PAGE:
We spend a lot of time boasting about the long list of benefits that come with adding crickets to our diet. However, we don't really discuss where the crickets we use come from and how they are farmed. For that reason, we have decided to dedicate this entire blog post to cricket farming!
The cricketswe use in all our products are raised in North America's largest cricket farm (Entomo Farms), which is located in Norwood, Ontario. The farm has 60 000 square feet of production space, and it includes 2 barns and 1 processing facility. The barns in which the crickets are raised are renovated abandoned chicken barns, and can hold roughly 100 million crickets at any given time. The barns are home to crickets from all stages of maturation i.e. from the egg to the mature adult ready for harvest.
The different stages of cricket farming
1. The eggs
Did you know that a cricket can lay over 100 eggs during it's short life cycle? With that being said, it is no surprise that cricket eggs are laid every single day on a cricket farm. Once eggs are laid, they are quickly moved to the incubator room. In the warm incubator room, there are lots of tubs filled with dirt, cricket eggs, and egg cartons, and there can be as many as hundreds of thousands of eggs in every tub! After 10-12 days of incubation, the eggs finally hatch. Nymphs are then born and they begin to climb onto the egg cartons. It is at that moment that they are taken to the nursery room.
2. The nymphs
The nymphs stay in the nursery room for 2 weeks. The nymphs look like small versions of adult crickets, however they are not fully developed yet. During this stage of their lifecycle, the nymphs grow and shed their exoskeleton a few times and eventually develop into adult crickets.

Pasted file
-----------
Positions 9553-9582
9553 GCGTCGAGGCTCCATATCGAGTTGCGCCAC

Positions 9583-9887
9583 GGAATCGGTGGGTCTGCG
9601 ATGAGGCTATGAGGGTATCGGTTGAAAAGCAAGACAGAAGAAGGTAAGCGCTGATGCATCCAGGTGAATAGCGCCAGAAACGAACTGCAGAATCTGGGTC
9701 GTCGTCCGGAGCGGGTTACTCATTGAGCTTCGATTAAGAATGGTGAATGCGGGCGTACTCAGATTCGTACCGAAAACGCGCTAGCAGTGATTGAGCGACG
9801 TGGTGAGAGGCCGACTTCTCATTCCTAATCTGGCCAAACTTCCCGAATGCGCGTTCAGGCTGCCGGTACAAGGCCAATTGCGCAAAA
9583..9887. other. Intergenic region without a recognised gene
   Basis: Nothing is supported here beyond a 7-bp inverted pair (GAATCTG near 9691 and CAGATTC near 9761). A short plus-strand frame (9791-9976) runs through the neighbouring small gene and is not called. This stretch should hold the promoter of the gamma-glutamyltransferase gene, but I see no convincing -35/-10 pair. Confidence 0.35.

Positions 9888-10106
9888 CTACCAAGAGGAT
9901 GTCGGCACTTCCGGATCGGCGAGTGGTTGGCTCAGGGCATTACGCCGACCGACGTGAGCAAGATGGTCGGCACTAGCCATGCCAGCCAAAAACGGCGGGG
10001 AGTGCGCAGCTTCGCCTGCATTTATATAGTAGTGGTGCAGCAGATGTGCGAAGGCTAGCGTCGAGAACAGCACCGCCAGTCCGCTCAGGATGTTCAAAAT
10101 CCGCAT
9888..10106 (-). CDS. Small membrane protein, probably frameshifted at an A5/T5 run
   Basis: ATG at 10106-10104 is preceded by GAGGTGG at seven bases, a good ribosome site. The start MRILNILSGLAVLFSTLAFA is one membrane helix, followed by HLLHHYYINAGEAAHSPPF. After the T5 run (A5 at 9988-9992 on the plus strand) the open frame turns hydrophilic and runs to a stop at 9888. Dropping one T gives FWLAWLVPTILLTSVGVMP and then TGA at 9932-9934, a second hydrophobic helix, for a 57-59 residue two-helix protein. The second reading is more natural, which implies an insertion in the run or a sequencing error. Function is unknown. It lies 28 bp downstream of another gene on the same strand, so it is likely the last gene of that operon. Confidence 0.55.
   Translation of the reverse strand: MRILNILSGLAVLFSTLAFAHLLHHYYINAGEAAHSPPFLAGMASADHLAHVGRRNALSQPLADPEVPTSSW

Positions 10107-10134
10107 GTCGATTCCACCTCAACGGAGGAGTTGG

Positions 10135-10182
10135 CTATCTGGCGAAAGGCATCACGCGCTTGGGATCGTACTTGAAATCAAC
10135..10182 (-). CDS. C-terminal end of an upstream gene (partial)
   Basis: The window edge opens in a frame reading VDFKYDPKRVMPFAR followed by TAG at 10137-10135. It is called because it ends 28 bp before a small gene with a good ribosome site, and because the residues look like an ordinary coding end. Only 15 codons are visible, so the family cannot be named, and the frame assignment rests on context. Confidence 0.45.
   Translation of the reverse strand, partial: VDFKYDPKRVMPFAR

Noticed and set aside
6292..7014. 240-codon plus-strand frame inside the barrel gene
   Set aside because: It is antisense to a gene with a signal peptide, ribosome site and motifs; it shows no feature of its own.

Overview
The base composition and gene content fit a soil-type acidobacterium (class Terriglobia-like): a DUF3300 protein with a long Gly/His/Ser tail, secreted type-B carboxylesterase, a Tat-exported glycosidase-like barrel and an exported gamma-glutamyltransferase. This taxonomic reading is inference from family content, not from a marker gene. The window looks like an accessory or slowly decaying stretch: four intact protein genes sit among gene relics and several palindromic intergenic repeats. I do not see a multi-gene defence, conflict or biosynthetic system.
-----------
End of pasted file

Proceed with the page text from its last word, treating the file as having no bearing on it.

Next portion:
3. The adults
Once the nymph become adult crickets, they are moved to the production rooms, where they are grown for another 4 weeks before harvesting, which occurs at the end of their natural life cycle. These rooms have rows of cardboard partitions known as "cricket condos", and there is food and water in every row.
Unlike most cricket farms where the insects live in plastic cages, the crickets from this farm are raised "free-range". They can hop from feed station to feed station and burrow deep in the vertical cardboard partitions whenever they chose to.
The processing room
Once crickets are harvested by collection from their cricket condos, they are moved to the processing facility where they are rinsed, put to sleep, roasted, and ground up into a powder. 100% of the cricket is used in this process, meaning there is no waste!
Cricket farming VS beef farming
To put everything in perspective, lets compare cricket farming with beef farming.As mentioned above, crickets are bred invery large numbers in a barn, and in less than 6 weeks they become adults. For instance, Entomo Farms uses a 60,000 square foot building hosting about 100 million crickets at a time. In terms of their diet, they need small quantities of food and water. On the other hand, beef require lots ofwater, lots offood, lots of space, and lots oftime to raise.
In fact, cricket production requires 12 times less feed, 2000 times les water, 13 times les land, and produces 100 times less greenhouse gases, making it a much more eco-friendly option.